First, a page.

Anthony Santos (no relation to Romeo) was Ozuna's guest of honor at this year's Latin GRAMMYs; a Dominican forefather of bachata, Santos, also known as El Mayimbe, welcomed the Puerto Rican artist into the community with their live debut. Their rendition of "Señor Juez" was ushered in by a stripped-down rendition of the Puerto Rican urbano artist's upbeat track from ENOC, "Del Mar." Nominated for two awards this year, Best Reggaeton Performance and Best Urban Music Album, Ozuna used this moment to make a case for his versatility beyond those all-encompassing umbrellas — a theme for this year's "reggaeton" artists.
Cuba Has A Standout Moment & Colombia Wins Big
For years — and in essence, the entirety of its existence — music has served as a fuel during protests, saying what words alone cannot. Over the last year, "Patria Y Vida" became a protest anthem for thousands who took to the streets to make their voices heard in Cuba and throughout the diaspora. The song, like the chants that swept across Cuba last summer, is a call for the end of the communist regime on the island. At the 2021 Latin GRAMMYs, the song won the Latin GRAMMY for Song Of The Year and Best Urban Song. Reggaeton duo Gente de Zona joined Yotuel Romero, Descemer Bueno, and Eliecer "El Funky" Márquez Duany for a live performance of the song. The track was co-written by Maykel Osorbo, who is imprisoned; they dedicated the performance to wrongfully charged political prisoners back home. "Let's begin to construct what we've dreamt of," Alexander Delgado sang.
Colombia also had a stellar night, recognized for the talent it houses — new and old. Home to many of the sounds we love, including cumbia, champeta and vallenato, Colombia, as well as the Darién province in Panama, is home to bullerengue, a traditional/folkloric genre taken to center stage at the 2021 Latin GRAMMYs with Petrona Martinez's win for Best Folk Album. The South American country also got its flowers in the Best Reggaeton Performance and Best New Artist categories, which Karol G and Juliana Velásquez won, respectively.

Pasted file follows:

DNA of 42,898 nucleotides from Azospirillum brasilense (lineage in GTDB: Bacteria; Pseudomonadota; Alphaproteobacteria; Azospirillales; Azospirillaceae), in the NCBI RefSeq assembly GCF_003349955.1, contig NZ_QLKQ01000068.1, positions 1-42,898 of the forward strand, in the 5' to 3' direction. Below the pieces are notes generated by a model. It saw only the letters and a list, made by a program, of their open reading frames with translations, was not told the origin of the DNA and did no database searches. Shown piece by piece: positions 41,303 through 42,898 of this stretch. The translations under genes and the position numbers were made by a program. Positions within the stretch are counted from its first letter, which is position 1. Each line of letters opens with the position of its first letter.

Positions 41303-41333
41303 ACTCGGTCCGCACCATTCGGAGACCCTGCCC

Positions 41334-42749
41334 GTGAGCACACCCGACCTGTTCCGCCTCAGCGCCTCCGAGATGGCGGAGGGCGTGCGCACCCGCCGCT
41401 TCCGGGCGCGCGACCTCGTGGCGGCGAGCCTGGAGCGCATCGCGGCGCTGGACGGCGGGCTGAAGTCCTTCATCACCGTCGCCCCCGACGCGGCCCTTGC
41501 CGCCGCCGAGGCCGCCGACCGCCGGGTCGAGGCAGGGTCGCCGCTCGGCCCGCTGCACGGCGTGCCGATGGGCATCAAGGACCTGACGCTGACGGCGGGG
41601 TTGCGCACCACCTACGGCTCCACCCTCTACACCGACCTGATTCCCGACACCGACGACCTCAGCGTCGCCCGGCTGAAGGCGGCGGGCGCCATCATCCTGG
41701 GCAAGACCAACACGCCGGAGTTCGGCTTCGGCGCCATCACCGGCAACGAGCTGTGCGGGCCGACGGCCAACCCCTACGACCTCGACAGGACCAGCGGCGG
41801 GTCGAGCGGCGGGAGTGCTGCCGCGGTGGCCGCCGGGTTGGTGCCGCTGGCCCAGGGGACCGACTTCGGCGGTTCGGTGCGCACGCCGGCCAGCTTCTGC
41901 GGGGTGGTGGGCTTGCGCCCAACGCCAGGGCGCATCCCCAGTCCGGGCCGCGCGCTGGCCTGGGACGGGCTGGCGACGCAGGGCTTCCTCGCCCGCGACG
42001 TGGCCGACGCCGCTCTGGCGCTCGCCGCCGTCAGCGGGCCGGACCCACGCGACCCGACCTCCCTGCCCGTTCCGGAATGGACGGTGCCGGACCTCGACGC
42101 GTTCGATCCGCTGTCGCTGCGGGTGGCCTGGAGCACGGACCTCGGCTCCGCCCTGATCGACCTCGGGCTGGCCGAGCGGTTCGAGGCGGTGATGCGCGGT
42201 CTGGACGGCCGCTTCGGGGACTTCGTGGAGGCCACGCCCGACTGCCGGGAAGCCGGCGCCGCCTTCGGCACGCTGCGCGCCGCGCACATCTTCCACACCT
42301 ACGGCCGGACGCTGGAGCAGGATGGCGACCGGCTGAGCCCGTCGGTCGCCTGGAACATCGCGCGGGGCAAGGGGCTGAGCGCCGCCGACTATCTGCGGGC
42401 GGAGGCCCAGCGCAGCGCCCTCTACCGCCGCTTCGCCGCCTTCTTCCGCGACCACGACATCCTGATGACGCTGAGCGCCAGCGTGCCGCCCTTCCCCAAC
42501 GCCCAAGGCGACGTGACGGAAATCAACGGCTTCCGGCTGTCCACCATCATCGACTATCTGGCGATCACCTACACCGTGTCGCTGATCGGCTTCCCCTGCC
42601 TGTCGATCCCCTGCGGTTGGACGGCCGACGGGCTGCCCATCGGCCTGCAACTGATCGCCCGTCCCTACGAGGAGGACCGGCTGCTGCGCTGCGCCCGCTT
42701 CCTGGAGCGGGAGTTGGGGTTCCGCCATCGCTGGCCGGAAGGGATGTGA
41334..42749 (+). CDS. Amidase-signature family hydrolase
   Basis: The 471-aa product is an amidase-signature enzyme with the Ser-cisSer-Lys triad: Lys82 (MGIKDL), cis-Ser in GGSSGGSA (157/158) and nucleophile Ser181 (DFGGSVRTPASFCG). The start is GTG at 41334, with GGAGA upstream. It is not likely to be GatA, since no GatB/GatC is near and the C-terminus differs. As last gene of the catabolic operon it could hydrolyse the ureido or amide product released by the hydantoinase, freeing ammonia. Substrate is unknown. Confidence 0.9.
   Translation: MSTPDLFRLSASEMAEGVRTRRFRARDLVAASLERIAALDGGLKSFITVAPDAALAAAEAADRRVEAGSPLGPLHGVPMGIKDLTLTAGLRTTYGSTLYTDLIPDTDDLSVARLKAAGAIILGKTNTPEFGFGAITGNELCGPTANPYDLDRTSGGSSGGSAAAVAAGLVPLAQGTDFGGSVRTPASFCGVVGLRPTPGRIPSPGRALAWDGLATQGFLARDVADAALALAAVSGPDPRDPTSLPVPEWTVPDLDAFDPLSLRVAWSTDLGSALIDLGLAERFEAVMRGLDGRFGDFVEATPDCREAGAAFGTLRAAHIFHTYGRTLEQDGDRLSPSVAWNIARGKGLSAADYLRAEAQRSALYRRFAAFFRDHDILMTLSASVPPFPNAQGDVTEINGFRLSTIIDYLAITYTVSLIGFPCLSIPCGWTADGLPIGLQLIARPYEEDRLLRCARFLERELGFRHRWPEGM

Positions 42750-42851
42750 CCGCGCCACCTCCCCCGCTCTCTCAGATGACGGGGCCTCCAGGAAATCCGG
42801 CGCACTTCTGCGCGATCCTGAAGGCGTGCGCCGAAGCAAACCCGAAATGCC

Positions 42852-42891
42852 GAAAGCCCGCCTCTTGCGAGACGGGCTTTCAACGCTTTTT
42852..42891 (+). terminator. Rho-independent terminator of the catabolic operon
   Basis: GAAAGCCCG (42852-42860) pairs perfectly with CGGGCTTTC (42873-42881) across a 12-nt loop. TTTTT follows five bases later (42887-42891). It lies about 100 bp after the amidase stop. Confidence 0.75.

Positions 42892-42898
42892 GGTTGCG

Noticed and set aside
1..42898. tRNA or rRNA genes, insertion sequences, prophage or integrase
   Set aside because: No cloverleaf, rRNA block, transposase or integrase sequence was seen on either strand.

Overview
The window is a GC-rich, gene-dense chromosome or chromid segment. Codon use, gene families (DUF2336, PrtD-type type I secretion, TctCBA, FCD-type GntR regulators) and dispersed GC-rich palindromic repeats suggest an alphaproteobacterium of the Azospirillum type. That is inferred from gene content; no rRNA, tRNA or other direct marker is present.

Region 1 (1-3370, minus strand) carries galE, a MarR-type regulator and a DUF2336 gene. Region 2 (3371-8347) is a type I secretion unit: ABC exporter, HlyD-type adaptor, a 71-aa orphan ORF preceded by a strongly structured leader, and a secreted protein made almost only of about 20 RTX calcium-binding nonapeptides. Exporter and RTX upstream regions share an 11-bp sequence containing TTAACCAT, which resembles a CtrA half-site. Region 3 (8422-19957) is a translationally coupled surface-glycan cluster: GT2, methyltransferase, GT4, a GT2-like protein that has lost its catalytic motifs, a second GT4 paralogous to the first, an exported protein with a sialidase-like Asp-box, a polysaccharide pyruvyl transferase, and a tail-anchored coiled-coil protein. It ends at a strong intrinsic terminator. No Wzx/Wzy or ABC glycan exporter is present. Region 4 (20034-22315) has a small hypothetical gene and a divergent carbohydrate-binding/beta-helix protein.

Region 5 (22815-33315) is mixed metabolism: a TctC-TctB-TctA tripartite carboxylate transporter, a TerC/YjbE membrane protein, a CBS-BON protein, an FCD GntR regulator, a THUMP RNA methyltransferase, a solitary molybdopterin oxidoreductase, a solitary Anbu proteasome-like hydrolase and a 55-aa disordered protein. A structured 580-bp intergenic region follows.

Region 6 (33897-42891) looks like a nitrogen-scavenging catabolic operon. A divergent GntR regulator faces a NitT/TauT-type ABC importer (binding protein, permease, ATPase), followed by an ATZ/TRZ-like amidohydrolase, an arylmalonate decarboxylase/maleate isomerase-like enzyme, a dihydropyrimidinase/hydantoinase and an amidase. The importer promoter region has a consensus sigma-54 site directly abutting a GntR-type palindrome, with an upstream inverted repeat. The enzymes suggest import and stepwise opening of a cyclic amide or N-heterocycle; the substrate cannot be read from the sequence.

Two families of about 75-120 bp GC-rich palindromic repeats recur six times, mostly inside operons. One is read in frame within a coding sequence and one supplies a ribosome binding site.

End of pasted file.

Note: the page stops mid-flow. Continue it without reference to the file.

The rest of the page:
Christina Aguilera Unites The Girls With A Live Debut Of Her Latest Spanish-Language Tracks
Exhibiting the layered facets of the tender yet strong spirits of women, Christina Aguilera opted for an empowering storyline to mark her long-awaited return to the Latin GRAMMYs stage. Aguilera first performed at the Latin GRAMMYs in 2000 for the inaugural award show; 21 years later, the American-Ecuadorian superstar took the stage and sang runs and around her runs to remind us of why she's top of le creme in both English and Spanish — the latter of which she was recognized for in 2001 with her first Latin GRAMMY for Female Pop Vocal Album for Mi Reflejo. "Somos Nada," a heartbreak ballad that explores how someone can simultaneously be your everything and nothing, ripped through the crowd, followed up by the playful "Pa Mis Muchachas" (For My Girls), performed alongside Becky G, Nicki Nicole and Best Alternative Music Album winner Nathy Peluso.
Read More: Songbook: How Pop Icon Christina Aguilera Traversed Two Cultures & Languages Across Her Discography
Danna Paola Gets Loud About An Important Issue
Danna Paola performed a bombastic version of her song "Calla Tú," sporting athleisure as her masked dancers kindled the energy around her. Paola's album, K.O., was nominated for a Latin GRAMMY for Best Pop Vocal Album this year, her first-ever nomination. Her purple-hued set was lit up by signs that read "Ni Una Más" in the background — a phrase that has echoed from Mexico to allies well beyond its borders in protest of senseless killings and as a call to action in support of the end of femicides in Latin America. The actress and pop princess on-the-rise had just a few minutes to urge you to pay attention, and her explosive performance amplified her message.
Bad Bunny Continues To Take The Road Less Travelled
Bad Bunny took the stage after winning the Latin GRAMMY for Best Urban Music Album, one of two awards he received that night. Rather than performing "Booker T," which won the Latin GRAMMY for Best Rap/Hip Hop Song, or bringing out a guest to perform a more recent chart-topping track like "Dakiti," Benito Antonio Martínez Ocasio opted for a fiery rendition of "Maldita Pobreza." His performance of the rock-inspired track, off his 2020 album, El Último Tour Del Mundo, closed out the night with a reminder that artists can and should live outside of their presumed assigned categories.
Mexico Favorites Join Forces For A Supremely Special Throwback Thursday
Why ruin a good thing? Eight-time Latin GRAMMY Award-winning legends Maná and mariachi royalty Alejandro Fernández took the stage to perform 2003's instantly recognizable "Mariposa Traicionera." The unexpected duo elegantly bounced off of each other for a refreshing, stylistic fusion not bound by time or space. Fernández last took the Latin GRAMMY stage in 2019 with a stunning, three-generational performance alongside his father, Vicente Fernández, and brother, Alex Fernández — just one year after Maná became the first group to receive the Latin Recording Academy's Person of the Year honor.